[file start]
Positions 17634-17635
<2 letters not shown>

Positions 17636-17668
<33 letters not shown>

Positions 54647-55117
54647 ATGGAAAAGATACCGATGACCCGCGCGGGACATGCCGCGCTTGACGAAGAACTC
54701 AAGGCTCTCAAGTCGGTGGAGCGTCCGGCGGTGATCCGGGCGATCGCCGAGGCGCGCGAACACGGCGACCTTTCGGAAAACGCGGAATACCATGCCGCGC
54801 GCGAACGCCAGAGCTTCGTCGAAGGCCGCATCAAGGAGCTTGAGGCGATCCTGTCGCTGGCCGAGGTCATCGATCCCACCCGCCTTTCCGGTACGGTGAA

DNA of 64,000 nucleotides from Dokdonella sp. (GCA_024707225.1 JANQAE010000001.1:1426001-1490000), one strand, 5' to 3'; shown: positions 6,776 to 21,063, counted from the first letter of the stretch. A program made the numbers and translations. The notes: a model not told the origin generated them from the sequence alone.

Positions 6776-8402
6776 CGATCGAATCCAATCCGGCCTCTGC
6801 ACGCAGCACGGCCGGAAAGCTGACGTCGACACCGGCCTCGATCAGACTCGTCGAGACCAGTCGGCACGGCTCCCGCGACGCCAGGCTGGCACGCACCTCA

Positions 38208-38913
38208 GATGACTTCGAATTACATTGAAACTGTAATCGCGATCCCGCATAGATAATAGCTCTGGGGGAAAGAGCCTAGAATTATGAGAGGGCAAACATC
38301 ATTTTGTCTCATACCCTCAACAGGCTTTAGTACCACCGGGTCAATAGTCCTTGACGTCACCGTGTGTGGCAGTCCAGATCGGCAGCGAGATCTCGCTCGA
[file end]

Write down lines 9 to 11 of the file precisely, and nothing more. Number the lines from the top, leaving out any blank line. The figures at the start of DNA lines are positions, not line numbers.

DNA of 64,000 nucleotides from Dokdonella sp. (GCA_024707225.1 JANQAE010000001.1:1426001-1490000), one strand, 5' to 3'; shown: positions 6,776 to 21,063, counted from the first letter of the stretch. A program made the numbers and translations. The notes: a model not told the origin generated them from the sequence alone.

Positions 6776-8402
6776 CGATCGAATCCAATCCGGCCTCTGC